How do you assess the current macro picture characterised by sustained slow-down in growth, weakening rupee and possibility of lower rate cuts
The current round of down-cycle that we are looking at is very different from those observed in the last 20 years. In the last two decades, such cycles were either led by some global event or a specific domestic event that didnt really impact every sector.
But the current down-cycle is very deep since in the last five years there is been no real investment in the country to increase adequate capabilities on the supply side. Investments that took place in this period were funded by debt which companies are struggling to replenish. Clearly, the balance sheet structure of corporate India is out of whack with 20% to 22% of corporate Indias debt in foreign currency. Till six months back, all of us would have thought that these are book losses that would turn track. However, severe currency depreciation is a reality now, which means that the book losses are turning into actual losses.
If you look at the top ten largest corporates in India today, their debt is grown by 35% in the last five years while their revenues have grown by close to 15%. There is a clear strain in their balance sheets which also that there will be ripple effect on the financial system with a larger NPA cycle lurking.
My fear is that if the environment remain uncertain over the next six months then urban Indias consumption pattern may change significantly. The premium end of the market which was growing steadily and where the companies made greater chunk of profits would start to disappoint.
In an economic slowdown the first thing to get impacted is discretionary purchases. You will never see staples being affected so much as personal care products. Auto, two-wheelers and aviation would continue to see the impact of slowdown. Categories which would remain stable is the staples part of the business, including all consumer names.
Are the equity markets in an uncharted territory
The equity market is not reflecting the downtrend effectively. While the benchmark Sensex is around 20,000, the broader market is possibly around 14,000 15,000, because of the skewed behaviour of stocks. For example, * Hindustan Unilever and * ITC are quoting at valuations they demanded 20 years back.
What is holding up the market now is the strong liquidity. Though the global environment for the developed market is better now, the emerging market theme has weakened out.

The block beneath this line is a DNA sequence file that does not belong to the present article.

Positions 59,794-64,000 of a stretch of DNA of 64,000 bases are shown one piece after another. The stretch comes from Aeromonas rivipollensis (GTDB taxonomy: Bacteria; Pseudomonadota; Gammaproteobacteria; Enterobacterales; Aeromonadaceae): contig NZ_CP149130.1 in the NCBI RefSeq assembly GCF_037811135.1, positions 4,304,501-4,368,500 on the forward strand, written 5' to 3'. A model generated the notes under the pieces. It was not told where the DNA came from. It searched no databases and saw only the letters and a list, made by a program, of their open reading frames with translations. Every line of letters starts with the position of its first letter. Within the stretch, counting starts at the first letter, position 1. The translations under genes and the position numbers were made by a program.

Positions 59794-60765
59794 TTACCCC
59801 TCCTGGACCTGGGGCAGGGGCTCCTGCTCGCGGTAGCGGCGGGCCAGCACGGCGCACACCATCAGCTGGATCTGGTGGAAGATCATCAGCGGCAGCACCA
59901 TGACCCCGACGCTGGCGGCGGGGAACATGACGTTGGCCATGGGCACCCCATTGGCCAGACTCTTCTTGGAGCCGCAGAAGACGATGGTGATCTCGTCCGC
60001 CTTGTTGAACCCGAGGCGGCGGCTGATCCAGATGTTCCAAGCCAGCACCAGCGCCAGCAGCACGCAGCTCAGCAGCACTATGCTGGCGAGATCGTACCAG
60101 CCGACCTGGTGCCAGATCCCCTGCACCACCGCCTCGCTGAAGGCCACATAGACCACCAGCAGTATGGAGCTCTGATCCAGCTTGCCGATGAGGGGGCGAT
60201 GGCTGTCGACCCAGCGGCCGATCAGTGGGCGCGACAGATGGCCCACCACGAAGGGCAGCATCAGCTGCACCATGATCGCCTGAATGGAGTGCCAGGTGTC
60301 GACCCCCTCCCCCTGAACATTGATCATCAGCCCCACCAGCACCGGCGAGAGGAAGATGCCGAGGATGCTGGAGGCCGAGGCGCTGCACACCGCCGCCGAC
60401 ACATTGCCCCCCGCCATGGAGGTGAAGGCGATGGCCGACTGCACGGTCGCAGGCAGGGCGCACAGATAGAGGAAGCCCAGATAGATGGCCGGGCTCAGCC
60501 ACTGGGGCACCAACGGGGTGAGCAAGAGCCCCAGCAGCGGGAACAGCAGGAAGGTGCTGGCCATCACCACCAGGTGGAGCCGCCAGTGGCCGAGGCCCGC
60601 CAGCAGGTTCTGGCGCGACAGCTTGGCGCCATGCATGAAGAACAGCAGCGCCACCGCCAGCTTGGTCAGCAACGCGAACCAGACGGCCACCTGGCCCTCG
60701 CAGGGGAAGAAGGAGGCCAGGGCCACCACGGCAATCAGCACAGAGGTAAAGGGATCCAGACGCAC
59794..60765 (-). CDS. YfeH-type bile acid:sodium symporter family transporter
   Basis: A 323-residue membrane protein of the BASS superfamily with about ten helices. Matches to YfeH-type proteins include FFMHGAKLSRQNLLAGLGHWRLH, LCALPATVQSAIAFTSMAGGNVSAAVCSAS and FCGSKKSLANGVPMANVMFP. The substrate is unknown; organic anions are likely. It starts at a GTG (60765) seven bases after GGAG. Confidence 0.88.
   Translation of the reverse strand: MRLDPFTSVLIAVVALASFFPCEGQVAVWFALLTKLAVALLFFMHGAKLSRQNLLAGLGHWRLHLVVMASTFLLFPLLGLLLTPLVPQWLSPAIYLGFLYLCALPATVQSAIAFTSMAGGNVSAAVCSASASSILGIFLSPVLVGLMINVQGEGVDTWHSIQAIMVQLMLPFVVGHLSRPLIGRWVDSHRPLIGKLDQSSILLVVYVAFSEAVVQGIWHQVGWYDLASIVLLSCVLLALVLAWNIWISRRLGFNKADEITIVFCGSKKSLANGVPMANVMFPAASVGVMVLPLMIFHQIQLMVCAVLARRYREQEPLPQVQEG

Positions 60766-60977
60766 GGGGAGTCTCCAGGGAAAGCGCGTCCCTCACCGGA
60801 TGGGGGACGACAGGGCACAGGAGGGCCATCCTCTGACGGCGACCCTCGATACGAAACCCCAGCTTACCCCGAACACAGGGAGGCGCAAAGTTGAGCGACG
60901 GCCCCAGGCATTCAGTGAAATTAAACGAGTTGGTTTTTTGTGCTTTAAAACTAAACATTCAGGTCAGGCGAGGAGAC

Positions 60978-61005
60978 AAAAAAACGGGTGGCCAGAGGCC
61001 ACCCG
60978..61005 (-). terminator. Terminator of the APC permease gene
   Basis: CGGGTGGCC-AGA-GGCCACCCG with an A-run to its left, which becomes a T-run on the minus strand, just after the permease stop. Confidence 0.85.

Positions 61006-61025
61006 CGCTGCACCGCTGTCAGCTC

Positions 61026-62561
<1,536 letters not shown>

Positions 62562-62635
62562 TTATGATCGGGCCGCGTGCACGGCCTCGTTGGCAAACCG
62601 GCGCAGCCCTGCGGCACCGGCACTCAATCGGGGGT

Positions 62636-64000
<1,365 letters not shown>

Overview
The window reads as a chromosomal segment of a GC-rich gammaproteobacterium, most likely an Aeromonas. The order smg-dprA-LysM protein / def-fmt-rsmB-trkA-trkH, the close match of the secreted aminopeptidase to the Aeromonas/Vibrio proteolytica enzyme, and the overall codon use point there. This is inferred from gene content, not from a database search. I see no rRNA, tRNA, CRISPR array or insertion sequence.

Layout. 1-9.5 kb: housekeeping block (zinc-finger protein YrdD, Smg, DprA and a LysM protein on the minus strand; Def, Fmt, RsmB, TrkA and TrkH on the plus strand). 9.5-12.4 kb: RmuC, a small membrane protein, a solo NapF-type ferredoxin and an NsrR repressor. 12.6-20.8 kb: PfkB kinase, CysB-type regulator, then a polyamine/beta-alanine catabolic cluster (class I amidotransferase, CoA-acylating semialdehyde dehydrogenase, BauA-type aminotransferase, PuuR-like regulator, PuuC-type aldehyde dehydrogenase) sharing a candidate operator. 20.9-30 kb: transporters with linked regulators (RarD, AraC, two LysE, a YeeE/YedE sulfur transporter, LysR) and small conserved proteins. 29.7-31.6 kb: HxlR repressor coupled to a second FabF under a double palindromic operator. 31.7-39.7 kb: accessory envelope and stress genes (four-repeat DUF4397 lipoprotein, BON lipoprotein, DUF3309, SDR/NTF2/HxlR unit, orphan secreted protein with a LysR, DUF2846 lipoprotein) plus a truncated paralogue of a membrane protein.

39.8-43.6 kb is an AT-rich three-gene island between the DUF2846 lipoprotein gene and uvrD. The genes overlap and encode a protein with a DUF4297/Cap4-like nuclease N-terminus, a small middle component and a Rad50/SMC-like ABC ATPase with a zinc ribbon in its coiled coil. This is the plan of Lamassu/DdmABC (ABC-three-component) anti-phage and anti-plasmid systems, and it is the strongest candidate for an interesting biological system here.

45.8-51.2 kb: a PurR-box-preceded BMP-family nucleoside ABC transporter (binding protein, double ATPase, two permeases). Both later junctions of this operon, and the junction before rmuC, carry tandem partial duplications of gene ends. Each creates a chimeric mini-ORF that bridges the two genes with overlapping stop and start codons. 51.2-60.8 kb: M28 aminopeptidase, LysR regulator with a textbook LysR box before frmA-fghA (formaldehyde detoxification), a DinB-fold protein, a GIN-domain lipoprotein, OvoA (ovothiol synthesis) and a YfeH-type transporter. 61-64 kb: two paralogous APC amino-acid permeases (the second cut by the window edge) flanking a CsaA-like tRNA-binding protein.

There is a lot of passive money which is coming to India, because those investors have to invest in various markets. These investors are picking up not bottoms-up stock but are going top down. Such passive money is lot more dangerous than active funds. This is sticky money. What we need to worry about today is that there is a total absence of the retail participation in India. For the first time in 20 years, the actual numbers of demat portfolios have shrunk.
Does the Indian market need to be de-rated
I clearly think that India deserves a de-rating. None of the parameters that test the strength of the market are met currently, in terms of corporate health, government policies, cost of capital or rate expectations. There is no rationale for this market to be where it is now. Consumption businesses are quoting at their life-time highs whereas the fact is that the deceleration in consumption is a given. The propensity to buy discretionary items would decline and there will be stronger slow-down that we would start to notice. The de-rating is already in play at least for 50% of market, beginning with with infrastructure and financials.
Valuations of most defensive stocks have soared. Is this a sustainable trend
The broader environment is extremely challenging which ideally means that even these businesses should see a fall in their valuations. We are getting in a scenario where interest rates are not going down in a hurry. So if one has to live with the current level of capital costs, defensive would continue to remain in favour since they are by default negative working capital businesses. Right now we are in a situation where volume growth is falling but are not cracking down totally since rural consumption remains strong. However, if the situations prevail for the next six months, I think we may see fair bit of margin correction that you may see in consumption businesses.
What direct and indirect impact a weakening rupee could have on the markets
More than its weakness, the volatility of the rupee is a bigger challenge for corporates as the former is easier for them to accept. The volatility weighs on companies because the cost of hedging increases disproportionately. Currency uncertainty prevents them from making large capex plans. One-fifth of corporate Indias debt is dollar denominated and is a huge risk for India.
As far as input cost pressures are concerned there is going to be obvious hit on the margins given that India is a net importer. Lot of crude derivatives which are inputs for most commodities get marked up, posing a risk to margin expansion. This year if we look at about 5.5% top-line growth for corporate India, mapping the GDP growth expectations, there is less likelihood of margin expansions as profit growth would also be somewhere close to revenue growth.
How do you see the June quarter result season panning out What are your expectations on the FY14 earnings growth
Excluding a handful of stocks which may surprise on the positive side, the broader market results would turn out to be disappointing. A year back the earnings growth expectations for FY14 have been pinned down from 15-16%. We may possibly end up with a 6% to 7% earnings growth in the financial year. Margins would be under pressure and corporate India would be more than happy to sacrifice growth to protect their balance sheet, and so growth would take the backseat.